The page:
There are exceptions and exemptions to what is defined as recoverable property as well as an available exception to the requirement that a court make an Part 5 recovery order.
A key exception applies if a person disposes of recoverable property and the person who obtains it on that disposal does so in good faith, for value and did so without notice that the property was recoverable. In those circumstances, the property ceases to be recoverable property.
Finally, the court may exercise its discretion not make a recovery order in respect of any recoverable property:
- if the respondent obtained the recoverable property in good faith;
- if he took steps after obtaining the property which he would not have taken if he had not obtained it, or he took steps before obtaining the property which he would not have taken if he had not believed he was going to obtain it (For example, incurring a significant financial liability such as a loan, in anticipation of obtaining the property which is used as collateral to secure the loan);
- if when he took the steps, he had no notice that the property was recoverable;
- if a recovery order were made in respect of the property, it would, by reason of the steps, be detrimental to him; and
- it would not be just and equitable to make an order.
Use of Civil Recovery Orders – Fight or Flight?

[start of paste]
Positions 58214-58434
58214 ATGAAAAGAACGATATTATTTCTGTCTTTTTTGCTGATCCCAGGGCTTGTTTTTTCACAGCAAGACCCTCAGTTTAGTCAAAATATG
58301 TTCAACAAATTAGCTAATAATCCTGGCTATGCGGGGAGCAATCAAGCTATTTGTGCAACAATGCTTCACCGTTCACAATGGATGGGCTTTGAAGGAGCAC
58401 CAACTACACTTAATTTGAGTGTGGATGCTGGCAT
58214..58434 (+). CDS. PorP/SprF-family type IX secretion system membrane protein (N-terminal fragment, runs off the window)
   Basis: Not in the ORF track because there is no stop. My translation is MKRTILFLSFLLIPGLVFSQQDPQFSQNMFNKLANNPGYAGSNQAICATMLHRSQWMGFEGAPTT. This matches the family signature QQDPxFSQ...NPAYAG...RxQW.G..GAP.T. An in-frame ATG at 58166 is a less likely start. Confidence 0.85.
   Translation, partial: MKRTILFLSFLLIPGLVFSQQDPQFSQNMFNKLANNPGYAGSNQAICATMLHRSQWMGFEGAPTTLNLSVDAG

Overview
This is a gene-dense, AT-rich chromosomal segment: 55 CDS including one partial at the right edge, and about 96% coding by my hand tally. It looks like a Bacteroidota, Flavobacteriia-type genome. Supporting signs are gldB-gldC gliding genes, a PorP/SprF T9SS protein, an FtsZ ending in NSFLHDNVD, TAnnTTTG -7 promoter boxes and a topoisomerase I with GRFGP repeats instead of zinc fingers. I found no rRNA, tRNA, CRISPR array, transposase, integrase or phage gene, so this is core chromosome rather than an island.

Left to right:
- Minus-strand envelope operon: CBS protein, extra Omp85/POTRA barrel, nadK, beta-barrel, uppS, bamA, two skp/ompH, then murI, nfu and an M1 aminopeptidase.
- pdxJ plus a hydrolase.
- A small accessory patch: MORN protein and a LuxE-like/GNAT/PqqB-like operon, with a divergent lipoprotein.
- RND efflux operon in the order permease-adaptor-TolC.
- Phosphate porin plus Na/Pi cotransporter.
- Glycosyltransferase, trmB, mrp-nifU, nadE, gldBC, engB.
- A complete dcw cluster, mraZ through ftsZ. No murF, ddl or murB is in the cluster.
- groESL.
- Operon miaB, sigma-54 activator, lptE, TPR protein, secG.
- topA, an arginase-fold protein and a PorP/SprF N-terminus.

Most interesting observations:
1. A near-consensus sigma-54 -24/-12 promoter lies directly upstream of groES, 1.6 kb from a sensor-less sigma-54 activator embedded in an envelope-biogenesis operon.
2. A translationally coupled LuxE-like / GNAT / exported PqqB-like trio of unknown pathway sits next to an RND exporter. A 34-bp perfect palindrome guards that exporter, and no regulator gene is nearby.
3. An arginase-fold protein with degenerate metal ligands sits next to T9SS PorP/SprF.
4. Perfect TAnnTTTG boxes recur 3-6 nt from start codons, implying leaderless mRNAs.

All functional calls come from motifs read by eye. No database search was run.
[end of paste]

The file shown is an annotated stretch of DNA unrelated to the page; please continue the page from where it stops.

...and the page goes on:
Speaking recently at the Cambridge International Symposium on Economic Crime 2018, the Serious Fraud Office’s General Counsel outlined how civil recovery can supplement a criminal prosecution, even where that prosecution fails. This outline was provided in the context of not needing to limit yourself to a single theory of liability.
With the introduction of new enforcement measures and offences, courtesy of the Criminal Finances Act 2017, this message is a reminder to all UK enforcement authorities that civil recovery still has the potential to be a valuable enforcement tool.
Will this lead to a new wave of litigation? It seems probable. While superficially simple, obtaining civil recovery orders following a UWO is likely to be more complex than politicians and enforcement authorities might represent.
With valuable assets at stake, it is expected that attempts to recover property will be resisted, and the success of law enforcement agencies in this endeavor is far from certain.